They say that Eskimos have 30 words for snow or something like that. I was complaining to my friends about snow the other day, and I just couldn’t find the proper vocabulary. It couldn’t possibly be my fault; our language must need more words. When it’s falling from the sky our distinctions are pretty good: snow if it’s soft, sleet if it’s mush, rain if it’s water and hail if it’s millions of tiny ping-pong balls. We even have colorful colloquialisms like “it’s raining cats and dogs” or “it’s hailing taxis” or “it’s coming down like Hugh Grant’s trousers.” However, once it hits the ground, we simply don’t have the words to describe it; there’s snow and slush. That’s it. This doesn’t even begin to explain all the types of stuff on the ground. At the risk of attracting great contempt from both Merriam and Webster, I have created some new words so we may speak about snow with more precision:
Sprizzle: This is the tiny, almost non-existent snow-ish substance that seems powdered atop the real world, like the sugar on a donut that you know is going to be all over your clothes for the rest of the day. You know when the sheets of snow are just blowing across the ground, not sticking to anything, all moving like a giant white sandstorm? It’s almost as if it’s not even on the ground, just suspended around you and waiting for wind. You can even watch lines progress across a sidewalk if you look carefully; it’s surreal at times. Of course, at other times you can watch the snow fly directly into your eyes, down your shirt and up your nose.
Crounk: This is that kind of snow that’s crunchy on the outside but chewy on the inside. Like a taco, but only less spicy. You’ve got the regular powdery snow that’s fallen and piled up, but the top has iced over and is a bit shimmery and sparkly. And it looks like you can walk on top of it, but then the surface breaks through and “crounk!” you sink down until the snow entirely devours your feet in a savage soggy snack. “Crounk!” I think onomatopoeic words are just inherently fun, like tintinnabulation (which actually means the sound that bells make, for you Div. 3 majors). What a great word!
Mleuckh: This is that brownish disgusting stuff that you see after it hasn’t snowed for a few days. The cars have gone by, the plows have turned the snow over, and it’s all brown and barely recognizable as belonging to the snow family. Pronunciation of mleuckh varies according to the water content; the “ckh” sounds more like phlegm if the mleuckh is more melted. Really watery mleuckh can also be referred to by stretching out the vowel sounds (mleeeuuuuckh).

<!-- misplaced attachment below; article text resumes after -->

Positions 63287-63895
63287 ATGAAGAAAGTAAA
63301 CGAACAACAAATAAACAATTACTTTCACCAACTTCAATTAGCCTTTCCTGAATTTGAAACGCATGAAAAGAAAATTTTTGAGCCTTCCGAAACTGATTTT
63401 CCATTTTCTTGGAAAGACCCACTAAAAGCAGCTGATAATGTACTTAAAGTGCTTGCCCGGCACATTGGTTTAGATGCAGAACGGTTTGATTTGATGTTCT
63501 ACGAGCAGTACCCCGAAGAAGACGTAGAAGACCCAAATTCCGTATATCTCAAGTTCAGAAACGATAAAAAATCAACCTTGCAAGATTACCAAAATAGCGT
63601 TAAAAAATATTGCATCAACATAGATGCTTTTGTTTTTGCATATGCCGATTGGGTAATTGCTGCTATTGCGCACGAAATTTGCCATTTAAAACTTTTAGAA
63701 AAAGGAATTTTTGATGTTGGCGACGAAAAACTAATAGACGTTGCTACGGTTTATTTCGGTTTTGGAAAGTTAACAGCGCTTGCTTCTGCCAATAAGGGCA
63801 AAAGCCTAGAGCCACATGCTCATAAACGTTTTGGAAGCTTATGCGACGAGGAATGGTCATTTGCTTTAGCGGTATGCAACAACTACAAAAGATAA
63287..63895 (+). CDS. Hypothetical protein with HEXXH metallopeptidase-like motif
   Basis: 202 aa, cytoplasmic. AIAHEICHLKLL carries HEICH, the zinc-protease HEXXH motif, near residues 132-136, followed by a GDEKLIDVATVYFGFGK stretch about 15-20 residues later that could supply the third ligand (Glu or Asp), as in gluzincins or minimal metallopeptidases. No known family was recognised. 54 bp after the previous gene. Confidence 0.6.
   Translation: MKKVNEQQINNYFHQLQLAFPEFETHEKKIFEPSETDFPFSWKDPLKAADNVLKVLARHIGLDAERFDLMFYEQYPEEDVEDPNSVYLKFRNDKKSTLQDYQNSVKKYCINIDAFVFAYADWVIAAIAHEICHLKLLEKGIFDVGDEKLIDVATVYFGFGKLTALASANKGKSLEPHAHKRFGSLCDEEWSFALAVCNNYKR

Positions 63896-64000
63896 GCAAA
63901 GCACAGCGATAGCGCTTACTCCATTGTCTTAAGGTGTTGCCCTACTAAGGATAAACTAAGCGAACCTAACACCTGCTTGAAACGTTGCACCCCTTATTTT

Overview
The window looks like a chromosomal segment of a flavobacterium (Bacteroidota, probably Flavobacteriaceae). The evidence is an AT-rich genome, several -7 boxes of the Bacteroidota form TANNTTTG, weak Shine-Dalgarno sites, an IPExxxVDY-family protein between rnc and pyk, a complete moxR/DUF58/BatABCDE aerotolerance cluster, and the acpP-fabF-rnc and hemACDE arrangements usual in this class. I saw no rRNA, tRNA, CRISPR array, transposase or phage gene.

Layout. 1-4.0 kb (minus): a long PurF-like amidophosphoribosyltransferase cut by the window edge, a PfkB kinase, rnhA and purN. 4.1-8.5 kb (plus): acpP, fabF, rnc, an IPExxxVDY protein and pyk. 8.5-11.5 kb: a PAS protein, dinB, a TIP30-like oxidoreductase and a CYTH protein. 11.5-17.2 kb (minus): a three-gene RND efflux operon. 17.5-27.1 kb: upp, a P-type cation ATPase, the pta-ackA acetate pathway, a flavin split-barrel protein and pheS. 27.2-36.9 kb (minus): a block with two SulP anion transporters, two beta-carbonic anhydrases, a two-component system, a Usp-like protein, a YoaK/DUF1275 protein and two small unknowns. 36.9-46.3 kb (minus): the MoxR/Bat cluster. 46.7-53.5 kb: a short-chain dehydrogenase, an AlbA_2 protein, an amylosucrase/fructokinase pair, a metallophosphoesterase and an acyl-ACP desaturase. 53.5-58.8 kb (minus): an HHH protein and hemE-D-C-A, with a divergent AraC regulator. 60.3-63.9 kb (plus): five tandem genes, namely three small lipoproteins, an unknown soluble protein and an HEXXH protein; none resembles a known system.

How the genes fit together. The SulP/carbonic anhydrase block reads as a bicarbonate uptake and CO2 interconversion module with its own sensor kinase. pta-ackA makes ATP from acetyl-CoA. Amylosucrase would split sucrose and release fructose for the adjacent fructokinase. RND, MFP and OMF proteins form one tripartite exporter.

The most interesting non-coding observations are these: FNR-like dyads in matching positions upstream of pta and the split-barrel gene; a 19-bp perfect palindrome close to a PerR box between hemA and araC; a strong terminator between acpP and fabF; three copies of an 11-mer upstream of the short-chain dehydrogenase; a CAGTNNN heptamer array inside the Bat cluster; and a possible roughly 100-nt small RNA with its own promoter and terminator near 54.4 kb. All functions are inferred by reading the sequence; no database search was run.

Splooshdamn: This is the bad concoction that occurs when it’s not cold enough for crounk. A whole bunch of watery slush lies contained beneath a layer of innocent-looking snow. The name for this one came to me when I was walking to Baxter. I saw that the concrete looked slippery and decided to walk around it to be safe. I thought to myself, “Oh, I’ll just avoid the icy sidewalk by walking on the sno—” “SPLOOSH! Damn.” And my shoes were soaked. Hence, watch out for the splooshdamn.
Have I mentioned that I like words that are onomatopoetic? I hope that these new precise terms will make it easier for friends to warn each other about lousy weather conditions outside. (Sadly, there has still been no progress in abating lousy weather conditions inside. Most student dorms on campus have specially designed heaters that have been preset to one of two settings, which cannot be changed: 1. Off. 2. Broil.) Think of the trouble you could avoid if your suitemate said to you, “Oh, don’t step in the splooshdamn between Stetson and the library,” or “Look out for the moron outside of Griffin.”
Actually, the moron outside of Griffin would have been me. Last week it was raining rather heavily so I decided to use my umbrella. Unfortunately, it was also windy enough that my umbrella turned inside out and I nearly lost my balance and fell into some mleuckh. After a small struggle with my umbrella (technically a draw, although I still claim victory in spite of the disdainful glances from passers-by), I managed to get it mostly right side in again and fold it back up. I then continued walking to Griffin in the pouring rain while carrying a large closed umbrella and getting completely soaked. Weather report: Scattered showers with a 25 percent chance of moron. At least now we have appropriate words to describe the various types of snow I managed not to fall in. Good luck out there, and stay out of the splooshdamn.